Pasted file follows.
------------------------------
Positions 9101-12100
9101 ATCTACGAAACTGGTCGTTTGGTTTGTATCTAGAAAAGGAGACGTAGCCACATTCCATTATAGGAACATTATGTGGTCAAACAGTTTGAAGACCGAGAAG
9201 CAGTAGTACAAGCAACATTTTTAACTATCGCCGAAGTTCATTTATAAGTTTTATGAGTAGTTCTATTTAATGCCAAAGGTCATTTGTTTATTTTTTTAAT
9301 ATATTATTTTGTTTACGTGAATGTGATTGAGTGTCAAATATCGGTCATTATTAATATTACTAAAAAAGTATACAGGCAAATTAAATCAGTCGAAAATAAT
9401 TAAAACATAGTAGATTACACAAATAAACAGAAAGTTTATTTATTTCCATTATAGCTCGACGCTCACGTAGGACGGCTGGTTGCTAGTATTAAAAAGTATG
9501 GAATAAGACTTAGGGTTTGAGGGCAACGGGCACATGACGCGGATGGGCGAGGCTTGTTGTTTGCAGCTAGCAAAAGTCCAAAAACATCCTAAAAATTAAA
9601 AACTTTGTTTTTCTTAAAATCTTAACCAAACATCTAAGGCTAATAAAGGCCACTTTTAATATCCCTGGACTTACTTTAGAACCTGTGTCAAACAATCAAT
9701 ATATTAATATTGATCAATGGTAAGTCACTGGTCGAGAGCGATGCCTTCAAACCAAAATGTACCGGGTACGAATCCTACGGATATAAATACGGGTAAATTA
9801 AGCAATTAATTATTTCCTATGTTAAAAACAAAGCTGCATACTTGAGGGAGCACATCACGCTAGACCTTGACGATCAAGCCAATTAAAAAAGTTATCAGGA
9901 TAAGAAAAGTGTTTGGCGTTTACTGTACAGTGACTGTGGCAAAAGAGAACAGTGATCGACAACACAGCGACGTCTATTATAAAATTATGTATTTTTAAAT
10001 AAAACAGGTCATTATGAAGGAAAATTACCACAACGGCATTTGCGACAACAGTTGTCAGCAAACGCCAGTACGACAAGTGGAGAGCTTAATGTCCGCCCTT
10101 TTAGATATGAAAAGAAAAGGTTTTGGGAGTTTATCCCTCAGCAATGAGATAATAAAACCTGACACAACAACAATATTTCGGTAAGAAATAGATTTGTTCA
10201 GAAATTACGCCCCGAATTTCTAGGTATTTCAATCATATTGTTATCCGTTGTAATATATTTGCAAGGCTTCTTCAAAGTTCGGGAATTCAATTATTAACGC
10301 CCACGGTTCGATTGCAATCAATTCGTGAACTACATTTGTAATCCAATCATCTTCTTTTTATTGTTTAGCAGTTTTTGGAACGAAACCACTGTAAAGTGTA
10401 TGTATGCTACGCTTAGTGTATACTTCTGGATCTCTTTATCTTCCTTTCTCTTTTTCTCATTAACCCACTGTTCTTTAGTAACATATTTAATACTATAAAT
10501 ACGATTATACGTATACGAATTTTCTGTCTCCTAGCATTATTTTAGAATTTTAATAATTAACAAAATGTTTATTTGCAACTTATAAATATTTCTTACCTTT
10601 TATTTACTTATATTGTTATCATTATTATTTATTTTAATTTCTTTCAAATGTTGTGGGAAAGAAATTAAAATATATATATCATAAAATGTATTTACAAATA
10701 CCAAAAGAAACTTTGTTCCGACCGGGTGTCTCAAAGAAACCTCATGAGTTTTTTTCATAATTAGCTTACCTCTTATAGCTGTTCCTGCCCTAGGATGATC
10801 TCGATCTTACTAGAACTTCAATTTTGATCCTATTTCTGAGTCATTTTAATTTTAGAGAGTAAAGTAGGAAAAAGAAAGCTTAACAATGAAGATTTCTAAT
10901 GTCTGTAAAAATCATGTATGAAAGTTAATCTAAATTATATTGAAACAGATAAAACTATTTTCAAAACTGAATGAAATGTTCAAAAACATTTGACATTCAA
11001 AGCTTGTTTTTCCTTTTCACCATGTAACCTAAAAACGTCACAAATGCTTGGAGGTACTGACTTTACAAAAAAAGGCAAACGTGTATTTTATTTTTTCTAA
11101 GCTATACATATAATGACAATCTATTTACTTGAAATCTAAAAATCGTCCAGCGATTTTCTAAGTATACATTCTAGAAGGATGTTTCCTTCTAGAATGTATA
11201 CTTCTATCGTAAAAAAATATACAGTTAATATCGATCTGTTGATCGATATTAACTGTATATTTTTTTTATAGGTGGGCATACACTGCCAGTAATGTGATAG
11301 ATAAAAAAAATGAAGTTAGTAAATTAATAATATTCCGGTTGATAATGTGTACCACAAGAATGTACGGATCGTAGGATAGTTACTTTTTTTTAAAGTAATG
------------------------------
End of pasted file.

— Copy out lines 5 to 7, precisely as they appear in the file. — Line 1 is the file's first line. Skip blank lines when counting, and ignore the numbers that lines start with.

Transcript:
9401 TAAAACATAGTAGATTACACAAATAAACAGAAAGTTTATTTATTTCCATTATAGCTCGACGCTCACGTAGGACGGCTGGTTGCTAGTATTAAAAAGTATG
9501 GAATAAGACTTAGGGTTTGAGGGCAACGGGCACATGACGCGGATGGGCGAGGCTTGTTGTTTGCAGCTAGCAAAAGTCCAAAAACATCCTAAAAATTAAA
9601 AACTTTGTTTTTCTTAAAATCTTAACCAAACATCTAAGGCTAATAAAGGCCACTTTTAATATCCCTGGACTTACTTTAGAACCTGTGTCAAACAATCAAT